Australian Government announces proposal for modern slavery reporting requirement
UN Global Compact Network Australia | August 16, 2017
The GCNA welcomes the Australian Government’s announcement of its intention to create a modern slavery reporting requirement.
Today, the Minister for Justice released a consultation paper on the Australian Government’s proposed model for a Modern Slavery in Supply Chains Reporting Requirement. The proposed reporting requirement will require large corporations and other entities operating in Australia to publish annual statements outlining their actions to address modern slavery in their operations and supply chains.
Key elements of the Government’s proposal include the following:
- The introduction of a requirement to produce an annual Modern Slavery Statement
- The reporting requirement would be applicable to a range of entities:
- with a proposed revenue threshold no lower than $100 million total annual revenue, and
- headquartered in Australia or that have any part of their operations in Australia
- Entities will be required to report on their actions to address modern slavery in both their operations and supply chains (including beyond first tier suppliers)
- Entities will be required to report, at a minimum, against four criteria (which cover the optional criteria set out in the UK Modern Slavery Act):
- the entity’s structure, its operations and its supply chains
- the modern slavery risks present in the entity’s operations and supply chains
- the entity’s policies and processes to address modern slavery in its operations and supply chains and their effectiveness (such as codes of conduct, supplier contract terms and training for staff), and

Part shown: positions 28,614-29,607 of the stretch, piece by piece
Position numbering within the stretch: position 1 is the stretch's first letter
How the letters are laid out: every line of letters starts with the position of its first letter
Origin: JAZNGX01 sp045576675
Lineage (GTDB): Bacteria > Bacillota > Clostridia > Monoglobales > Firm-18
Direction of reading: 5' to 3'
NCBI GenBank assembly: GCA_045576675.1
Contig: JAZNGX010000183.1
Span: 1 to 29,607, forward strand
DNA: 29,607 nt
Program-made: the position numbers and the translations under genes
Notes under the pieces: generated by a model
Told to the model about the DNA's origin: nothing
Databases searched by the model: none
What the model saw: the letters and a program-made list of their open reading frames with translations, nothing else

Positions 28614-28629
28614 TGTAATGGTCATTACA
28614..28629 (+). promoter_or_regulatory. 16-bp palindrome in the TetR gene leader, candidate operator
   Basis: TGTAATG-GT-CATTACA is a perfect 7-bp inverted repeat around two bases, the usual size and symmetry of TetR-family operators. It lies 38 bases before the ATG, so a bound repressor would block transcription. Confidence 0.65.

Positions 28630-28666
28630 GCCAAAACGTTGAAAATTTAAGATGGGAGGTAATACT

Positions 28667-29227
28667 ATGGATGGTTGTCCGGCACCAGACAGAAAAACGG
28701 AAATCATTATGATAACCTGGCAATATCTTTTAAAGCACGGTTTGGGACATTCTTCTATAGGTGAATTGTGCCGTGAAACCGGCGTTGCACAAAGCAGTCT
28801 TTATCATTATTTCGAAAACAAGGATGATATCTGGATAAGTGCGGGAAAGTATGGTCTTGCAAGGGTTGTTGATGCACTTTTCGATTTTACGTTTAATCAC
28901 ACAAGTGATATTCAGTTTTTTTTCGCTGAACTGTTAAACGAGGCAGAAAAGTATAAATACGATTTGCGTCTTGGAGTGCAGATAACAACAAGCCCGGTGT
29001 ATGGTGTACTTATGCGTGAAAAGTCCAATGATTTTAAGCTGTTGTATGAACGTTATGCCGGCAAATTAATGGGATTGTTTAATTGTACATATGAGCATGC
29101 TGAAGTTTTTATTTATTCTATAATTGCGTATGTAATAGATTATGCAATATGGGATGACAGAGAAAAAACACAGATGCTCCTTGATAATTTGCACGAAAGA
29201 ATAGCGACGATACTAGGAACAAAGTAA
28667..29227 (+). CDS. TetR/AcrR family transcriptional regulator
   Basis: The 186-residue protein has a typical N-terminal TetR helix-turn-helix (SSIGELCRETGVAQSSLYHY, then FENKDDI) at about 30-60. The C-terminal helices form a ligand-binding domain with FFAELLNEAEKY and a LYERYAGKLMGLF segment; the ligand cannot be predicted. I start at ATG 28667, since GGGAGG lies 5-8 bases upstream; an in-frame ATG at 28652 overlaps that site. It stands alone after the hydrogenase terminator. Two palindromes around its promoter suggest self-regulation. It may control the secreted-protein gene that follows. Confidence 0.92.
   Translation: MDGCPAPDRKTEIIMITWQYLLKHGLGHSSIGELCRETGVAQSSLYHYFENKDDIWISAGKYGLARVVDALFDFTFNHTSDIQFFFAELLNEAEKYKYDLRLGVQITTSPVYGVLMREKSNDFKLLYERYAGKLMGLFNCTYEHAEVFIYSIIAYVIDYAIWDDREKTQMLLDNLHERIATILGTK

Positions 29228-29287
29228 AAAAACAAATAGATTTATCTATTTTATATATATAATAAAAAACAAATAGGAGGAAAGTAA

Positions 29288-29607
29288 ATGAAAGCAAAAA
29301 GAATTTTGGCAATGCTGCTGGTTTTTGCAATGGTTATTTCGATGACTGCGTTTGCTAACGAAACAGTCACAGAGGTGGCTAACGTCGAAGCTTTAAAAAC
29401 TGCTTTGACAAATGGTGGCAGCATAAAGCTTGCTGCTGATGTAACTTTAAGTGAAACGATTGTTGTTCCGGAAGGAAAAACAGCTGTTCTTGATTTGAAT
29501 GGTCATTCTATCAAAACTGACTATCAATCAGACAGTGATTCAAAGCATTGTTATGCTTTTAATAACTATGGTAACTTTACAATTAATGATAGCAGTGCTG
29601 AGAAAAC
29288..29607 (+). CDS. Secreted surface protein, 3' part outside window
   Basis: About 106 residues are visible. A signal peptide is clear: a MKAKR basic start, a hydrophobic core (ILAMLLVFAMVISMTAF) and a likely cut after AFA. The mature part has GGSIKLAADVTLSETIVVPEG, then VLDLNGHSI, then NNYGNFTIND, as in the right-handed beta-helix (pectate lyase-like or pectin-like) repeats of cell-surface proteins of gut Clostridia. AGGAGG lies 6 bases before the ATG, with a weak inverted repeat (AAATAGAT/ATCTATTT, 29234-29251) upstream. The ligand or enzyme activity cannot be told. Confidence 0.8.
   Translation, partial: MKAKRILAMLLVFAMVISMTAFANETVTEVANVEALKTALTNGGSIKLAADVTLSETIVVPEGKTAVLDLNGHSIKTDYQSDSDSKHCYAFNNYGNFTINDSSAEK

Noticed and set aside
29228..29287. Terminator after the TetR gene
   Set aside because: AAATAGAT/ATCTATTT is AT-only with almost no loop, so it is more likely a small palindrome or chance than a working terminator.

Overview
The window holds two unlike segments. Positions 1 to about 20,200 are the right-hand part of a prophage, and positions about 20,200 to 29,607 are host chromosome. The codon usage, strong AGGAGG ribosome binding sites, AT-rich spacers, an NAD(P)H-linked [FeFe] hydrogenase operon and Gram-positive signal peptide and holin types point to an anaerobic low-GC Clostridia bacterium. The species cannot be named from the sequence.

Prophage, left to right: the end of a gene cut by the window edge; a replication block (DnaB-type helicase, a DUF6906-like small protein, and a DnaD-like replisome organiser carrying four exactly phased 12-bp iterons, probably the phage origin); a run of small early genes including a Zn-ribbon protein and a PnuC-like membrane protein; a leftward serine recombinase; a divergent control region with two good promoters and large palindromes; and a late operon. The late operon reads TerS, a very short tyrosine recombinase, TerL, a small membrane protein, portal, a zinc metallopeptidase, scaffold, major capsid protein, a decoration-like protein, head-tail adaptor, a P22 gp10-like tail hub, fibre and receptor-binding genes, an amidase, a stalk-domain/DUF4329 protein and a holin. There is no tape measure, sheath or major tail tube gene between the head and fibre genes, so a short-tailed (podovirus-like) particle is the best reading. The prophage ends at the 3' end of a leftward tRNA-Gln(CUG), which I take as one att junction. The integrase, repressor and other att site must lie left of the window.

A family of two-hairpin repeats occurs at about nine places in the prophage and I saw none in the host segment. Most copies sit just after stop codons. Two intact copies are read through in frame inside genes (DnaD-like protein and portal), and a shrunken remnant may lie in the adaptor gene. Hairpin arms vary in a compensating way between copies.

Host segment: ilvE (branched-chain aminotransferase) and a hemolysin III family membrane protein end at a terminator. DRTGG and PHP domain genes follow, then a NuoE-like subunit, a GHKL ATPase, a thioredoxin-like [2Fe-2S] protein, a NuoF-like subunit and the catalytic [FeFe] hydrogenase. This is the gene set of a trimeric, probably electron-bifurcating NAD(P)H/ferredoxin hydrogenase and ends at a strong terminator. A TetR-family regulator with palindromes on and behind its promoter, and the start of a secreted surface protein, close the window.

- the entity’s due diligence processes relating to modern slavery in its operations and supply chains and their effectiveness
- Modern Slavery Statements would need to be approved at board level and be signed by a director
- Entities would be required to publish their Modern Slavery Statement within five months after the end of the Australian financial year
- Entities would be required to publish their Modern Slavery Statements on their websites, with the Government also proposing a publicly accessible central repository
- Punitive penalties for non-compliance are not proposed but options for oversight are being considered
- The Government will provide guidance and awareness-raising materials for business
The Commonwealth Attorney-General’s Department will lead a national consultation process with business and civil society to refine the Government’s proposed model over August – December 2017.
Submissions for the consultation will close on 20 October 2017.
- Public Consultation Paper and Regulation Impact Statement
- Consultation webpage
- Press Release from Minister for Justice
In announcing the proposal, Minister for Justice Michael Keenan MP said, “The proposed reporting requirement will ensure large businesses and other entities operating in Australia publish annual statements outlining their actions to address this crime.”
“It will support the business community to respond more effectively to modern slavery, raise business awareness of the issue and create a level playing field for business to share information about what they are doing to eliminate modern slavery.”
“Importantly, it will also encourage business to use their market influence to improve workplace standards and practices.”
“Large businesses, peak bodies, investors and civil society have already voiced support for Government to take action on this issue through the Parliamentary Joint Committee on Foreign Affairs, Defence and Trade inquiry into establishing a Modern Slavery Act in Australia.”
“The Coalition Government is committed to continuing to work with these stakeholders to ensure the final legislation is as simple, sensible and effective as possible.”
Minister Keenan also noted that the Government would consider recommendations coming out of the upcoming report from the Parliamentary Committee leading the Modern Slavery Act inquiry.
Chair of the Foreign Affairs and Aid Sub-Committee, Chris Crewther MP welcomed the announcement, stating: “I am proud that the Coalition Government has today announced its intention to legislate for a supply chain reporting requirement for large businesses, a central repository for statements, and launching a national consultation process.”
“This consultation, in conjunction with the inquiry I am Chairing, will help determine the final content of the proposed legislation to combat modern slavery, something which should no longer exist in today’s world.”